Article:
March 12, 2019 / 8:39 PM / 7 months ago

CANADA FX DEBT-C$ rises to near 1-week high as U.S. inflation slows

 (Adds strategist quotes and details throughout; updates prices)
    * Canadian dollar rises 0.3 percent against the greenback
    * Price of U.S. oil gains 0.1 percent
    * Canadian bond prices rise across a flatter yield curve

    By Fergal Smith
    TORONTO, March 12 (Reuters) - The Canadian dollar
strengthened to a nearly one-week high against its U.S.
counterpart on Tuesday as oil prices rose and after tame U.S.
inflation data weighed on the greenback.
    At 3:55 p.m. (1955 GMT), the Canadian dollar          was
trading 0.3 percent higher at 1.3356 to the greenback, or 74.87
U.S. cents. The currency touched its strongest level since March
6 at 1.3353.    
    "It (the loonie) seems to have reacted to the softer read on
U.S. CPI," said Mazen Issa, a senior FX strategist at TD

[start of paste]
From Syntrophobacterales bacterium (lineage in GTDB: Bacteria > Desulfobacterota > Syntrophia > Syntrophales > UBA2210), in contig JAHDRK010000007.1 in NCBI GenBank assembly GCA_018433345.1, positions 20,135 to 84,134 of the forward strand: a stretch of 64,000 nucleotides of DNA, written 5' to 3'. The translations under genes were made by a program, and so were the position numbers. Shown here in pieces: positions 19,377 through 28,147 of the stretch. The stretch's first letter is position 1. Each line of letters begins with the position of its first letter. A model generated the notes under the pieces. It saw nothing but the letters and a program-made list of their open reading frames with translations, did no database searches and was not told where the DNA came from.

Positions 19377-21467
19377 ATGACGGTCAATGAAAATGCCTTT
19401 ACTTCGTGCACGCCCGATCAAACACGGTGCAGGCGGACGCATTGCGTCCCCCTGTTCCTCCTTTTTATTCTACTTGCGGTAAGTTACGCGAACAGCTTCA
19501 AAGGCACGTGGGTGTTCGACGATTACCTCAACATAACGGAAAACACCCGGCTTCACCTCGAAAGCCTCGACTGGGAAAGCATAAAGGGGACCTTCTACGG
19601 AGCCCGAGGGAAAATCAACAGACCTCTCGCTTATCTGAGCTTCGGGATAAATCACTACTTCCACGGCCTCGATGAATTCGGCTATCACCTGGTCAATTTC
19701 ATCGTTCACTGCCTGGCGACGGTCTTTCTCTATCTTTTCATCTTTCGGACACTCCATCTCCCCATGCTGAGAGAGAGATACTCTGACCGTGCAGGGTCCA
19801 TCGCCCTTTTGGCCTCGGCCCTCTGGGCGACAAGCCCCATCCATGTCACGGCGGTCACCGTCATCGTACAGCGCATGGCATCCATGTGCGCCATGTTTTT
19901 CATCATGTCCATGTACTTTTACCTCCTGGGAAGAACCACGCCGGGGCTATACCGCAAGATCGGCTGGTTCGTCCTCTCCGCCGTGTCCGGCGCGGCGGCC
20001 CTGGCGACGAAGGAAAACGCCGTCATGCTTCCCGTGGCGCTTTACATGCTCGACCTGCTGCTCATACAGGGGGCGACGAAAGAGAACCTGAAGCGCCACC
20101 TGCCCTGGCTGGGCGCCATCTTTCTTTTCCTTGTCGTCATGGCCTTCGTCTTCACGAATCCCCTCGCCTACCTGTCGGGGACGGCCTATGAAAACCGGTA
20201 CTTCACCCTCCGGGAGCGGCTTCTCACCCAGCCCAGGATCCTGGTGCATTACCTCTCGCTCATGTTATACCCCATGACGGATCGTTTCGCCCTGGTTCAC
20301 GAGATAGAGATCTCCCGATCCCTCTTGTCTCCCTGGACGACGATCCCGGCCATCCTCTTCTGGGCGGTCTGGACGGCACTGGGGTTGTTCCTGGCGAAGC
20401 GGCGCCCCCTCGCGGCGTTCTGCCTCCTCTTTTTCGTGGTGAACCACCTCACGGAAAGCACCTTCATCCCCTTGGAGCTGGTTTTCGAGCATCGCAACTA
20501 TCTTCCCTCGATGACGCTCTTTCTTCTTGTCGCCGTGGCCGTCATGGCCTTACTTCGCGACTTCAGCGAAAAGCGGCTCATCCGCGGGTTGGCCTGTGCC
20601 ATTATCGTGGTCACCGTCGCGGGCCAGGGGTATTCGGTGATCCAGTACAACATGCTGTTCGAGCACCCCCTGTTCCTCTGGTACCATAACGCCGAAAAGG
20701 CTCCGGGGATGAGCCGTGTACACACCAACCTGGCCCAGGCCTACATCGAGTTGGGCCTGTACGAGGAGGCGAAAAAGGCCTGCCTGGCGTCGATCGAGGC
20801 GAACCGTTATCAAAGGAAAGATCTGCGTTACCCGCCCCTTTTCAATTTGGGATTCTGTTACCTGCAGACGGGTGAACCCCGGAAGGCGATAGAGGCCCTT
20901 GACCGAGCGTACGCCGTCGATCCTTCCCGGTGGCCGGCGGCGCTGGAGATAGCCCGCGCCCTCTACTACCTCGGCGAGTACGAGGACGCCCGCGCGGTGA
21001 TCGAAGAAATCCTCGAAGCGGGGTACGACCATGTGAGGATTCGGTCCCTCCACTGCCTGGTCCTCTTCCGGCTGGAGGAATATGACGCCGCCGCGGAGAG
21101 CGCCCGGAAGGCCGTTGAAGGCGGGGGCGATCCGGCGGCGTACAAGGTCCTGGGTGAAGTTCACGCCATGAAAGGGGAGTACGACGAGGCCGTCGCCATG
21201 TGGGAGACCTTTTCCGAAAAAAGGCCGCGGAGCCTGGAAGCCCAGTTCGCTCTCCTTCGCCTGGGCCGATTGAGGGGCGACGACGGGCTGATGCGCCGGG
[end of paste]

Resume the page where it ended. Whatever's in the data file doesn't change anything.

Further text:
Securities. "Particularly the high yielders have been better
performers following that report."
    Canada has one of the highest interest rates in the G10
following 125 basis points in tightening by the Bank of Canada
since July 2017.
    The U.S. dollar        fell against a basket of major
currencies after data showed the smallest annual gain for U.S.
consumer prices in nearly 2-1/2 years.                         
    The price of oil, one of Canada's major exports, was
supported by signs of tightening global supply after a Saudi
official said the kingdom planned to cut oil exports in April,
while the U.S. government reduced its forecast for domestic
crude output growth.             
    U.S. crude oil futures        settled 0.1 percent higher at
$56.87 a barrel.
    The six-day high for the loonie came after domestic data on
Friday showed a bumper jobs gain in February.
    Bank of Canada Senior Deputy Governor Carolyn Wilkins is due
to speak on Thursday, while Canadian manufacturing sales data
for January is due on Friday.
    Canadian government bond prices were higher across a flatter
yield curve in sympathy with U.S. Treasuries. The two-year
           rose 1 Canadian cent to yield 1.652 percent and the
10-year             was up 14 Canadian cents to yield 1.738
percent.
    The 10-year yield touched its lowest since June 2017 at
1.728 percent.

 (Reporting by Fergal Smith; Editing by Jonathan Oatis and Peter
Cooney)
  
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